What is the special significance of the soliloquies inHamlet?
Shakespeare'sHamletprobably contains more soliloquies by the hero than any of Shakespeare's other plays. The contents of these soliloquies have been discussed for centuries. They certainly help in understanding what is going on inside Hamlet's mind--but Shakespeare, as a dramatist, had other ways of imparting this kind of information to his audience. Hamlet confides in Horatio and confides in his mother. He has conversations with Ophelia, Polonius, Rosencraantz, and Guildenstern. He doesn't really have to be talking to himself as much s he does. Soliloquies, like asides, threaten verisimilitude because people in real life do not generally talk to themselves, especially at such great length as the prince does inHamlet.
The famous soliloquy beginning with "To be or not to be" is not necessary to the play either as exposition or foreshadowing. What seems to have been Shakespeare's intention in writing all these long soliloquies for his hero was to characterize him as a man who thinks too much. We in the audience are to understand that we are eavesdropping on only a small portion of all his reflections, meditations, cogitations, speculations, recollections, and other mental processes. The soliloquies characterize him as a man who is by nature a deep thinker and who has become addicted to thinking as a result of his long years of study. This characterization is of special importance because it explains why Hamlet does not act decisively.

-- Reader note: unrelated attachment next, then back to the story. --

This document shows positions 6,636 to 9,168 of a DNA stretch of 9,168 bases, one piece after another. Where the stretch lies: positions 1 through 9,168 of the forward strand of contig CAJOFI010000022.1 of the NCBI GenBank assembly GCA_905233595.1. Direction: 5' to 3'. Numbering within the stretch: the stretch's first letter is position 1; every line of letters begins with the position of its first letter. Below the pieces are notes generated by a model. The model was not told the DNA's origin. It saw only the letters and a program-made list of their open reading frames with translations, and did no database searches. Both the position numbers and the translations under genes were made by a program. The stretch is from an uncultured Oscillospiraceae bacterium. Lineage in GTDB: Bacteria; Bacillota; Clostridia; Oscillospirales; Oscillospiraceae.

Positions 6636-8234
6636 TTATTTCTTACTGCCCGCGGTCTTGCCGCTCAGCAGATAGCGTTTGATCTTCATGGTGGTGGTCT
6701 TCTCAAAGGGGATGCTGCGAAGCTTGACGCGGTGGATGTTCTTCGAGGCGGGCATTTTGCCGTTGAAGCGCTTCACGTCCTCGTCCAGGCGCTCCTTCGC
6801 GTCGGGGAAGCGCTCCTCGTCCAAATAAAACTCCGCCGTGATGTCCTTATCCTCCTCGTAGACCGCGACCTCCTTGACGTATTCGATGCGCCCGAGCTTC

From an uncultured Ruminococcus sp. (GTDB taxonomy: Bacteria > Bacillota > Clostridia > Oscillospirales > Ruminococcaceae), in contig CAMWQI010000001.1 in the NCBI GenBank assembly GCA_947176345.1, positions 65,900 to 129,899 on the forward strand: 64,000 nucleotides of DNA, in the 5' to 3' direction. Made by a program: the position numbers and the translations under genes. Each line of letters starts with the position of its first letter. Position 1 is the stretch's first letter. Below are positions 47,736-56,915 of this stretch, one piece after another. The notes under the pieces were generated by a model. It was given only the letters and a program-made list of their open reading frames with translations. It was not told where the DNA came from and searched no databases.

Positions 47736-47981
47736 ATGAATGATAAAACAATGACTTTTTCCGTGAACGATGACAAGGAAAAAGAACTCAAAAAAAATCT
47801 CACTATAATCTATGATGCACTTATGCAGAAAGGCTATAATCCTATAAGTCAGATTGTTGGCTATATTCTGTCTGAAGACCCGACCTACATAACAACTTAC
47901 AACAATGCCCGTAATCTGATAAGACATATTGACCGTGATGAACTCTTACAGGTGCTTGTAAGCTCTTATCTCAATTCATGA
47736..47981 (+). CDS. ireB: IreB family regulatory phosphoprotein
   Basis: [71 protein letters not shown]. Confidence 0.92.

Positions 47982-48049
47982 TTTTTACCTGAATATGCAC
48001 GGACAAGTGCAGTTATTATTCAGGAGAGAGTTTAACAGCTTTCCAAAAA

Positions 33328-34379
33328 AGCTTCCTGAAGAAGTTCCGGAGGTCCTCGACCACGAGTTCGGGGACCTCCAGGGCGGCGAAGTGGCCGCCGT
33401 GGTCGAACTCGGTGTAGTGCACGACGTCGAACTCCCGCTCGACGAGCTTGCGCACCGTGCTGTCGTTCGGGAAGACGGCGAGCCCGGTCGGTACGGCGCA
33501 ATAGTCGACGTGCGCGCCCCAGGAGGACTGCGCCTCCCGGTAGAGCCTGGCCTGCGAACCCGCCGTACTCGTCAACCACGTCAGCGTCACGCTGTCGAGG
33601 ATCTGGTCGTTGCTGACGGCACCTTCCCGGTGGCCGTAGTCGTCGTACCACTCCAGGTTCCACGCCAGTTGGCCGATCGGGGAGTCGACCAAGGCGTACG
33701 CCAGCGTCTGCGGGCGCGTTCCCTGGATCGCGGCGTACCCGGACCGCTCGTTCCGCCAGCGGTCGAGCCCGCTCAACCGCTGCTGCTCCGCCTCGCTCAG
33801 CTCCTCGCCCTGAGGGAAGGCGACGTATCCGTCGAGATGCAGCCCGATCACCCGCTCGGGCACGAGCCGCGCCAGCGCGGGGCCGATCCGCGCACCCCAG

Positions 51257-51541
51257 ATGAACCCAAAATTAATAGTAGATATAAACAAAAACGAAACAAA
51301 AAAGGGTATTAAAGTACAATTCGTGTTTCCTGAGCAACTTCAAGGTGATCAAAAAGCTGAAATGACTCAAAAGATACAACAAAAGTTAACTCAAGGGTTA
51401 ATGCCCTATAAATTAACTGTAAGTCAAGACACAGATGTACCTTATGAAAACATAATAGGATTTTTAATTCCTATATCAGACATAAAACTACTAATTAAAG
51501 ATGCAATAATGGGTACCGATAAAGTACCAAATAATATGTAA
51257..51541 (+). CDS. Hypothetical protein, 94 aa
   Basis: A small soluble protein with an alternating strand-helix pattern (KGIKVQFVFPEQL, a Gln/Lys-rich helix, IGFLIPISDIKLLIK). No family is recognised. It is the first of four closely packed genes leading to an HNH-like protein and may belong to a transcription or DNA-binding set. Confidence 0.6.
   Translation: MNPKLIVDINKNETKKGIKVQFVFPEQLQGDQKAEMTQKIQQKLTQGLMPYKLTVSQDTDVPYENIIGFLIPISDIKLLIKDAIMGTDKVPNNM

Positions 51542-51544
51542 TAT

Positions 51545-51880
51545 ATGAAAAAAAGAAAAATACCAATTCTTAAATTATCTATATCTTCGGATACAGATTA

Many questions about Hamlet submitted to eNotes use the terms "indecisive" and "procrastinating." The biggest problems with this play have to do with why Hamlet fails to act, why he berates himself for not acting, why he feels shamed by the examples of Laertes and Fortinbras, why he keeps urging himself to obey his father's ghost's orders to kill Claudius for murdering him in his sleep in his garden. In order to be able to commit a murder, Hamlet would have to feel murderous rage, and his continual thinking inhibits his feelings, while his continual soliloquizing illustrates his continual thinking. Hamlet is a philosopher and a scholar who is called upon to take aggressive action in the real world and feels inadequate to do it. With all his thinking he is unable to understand himself.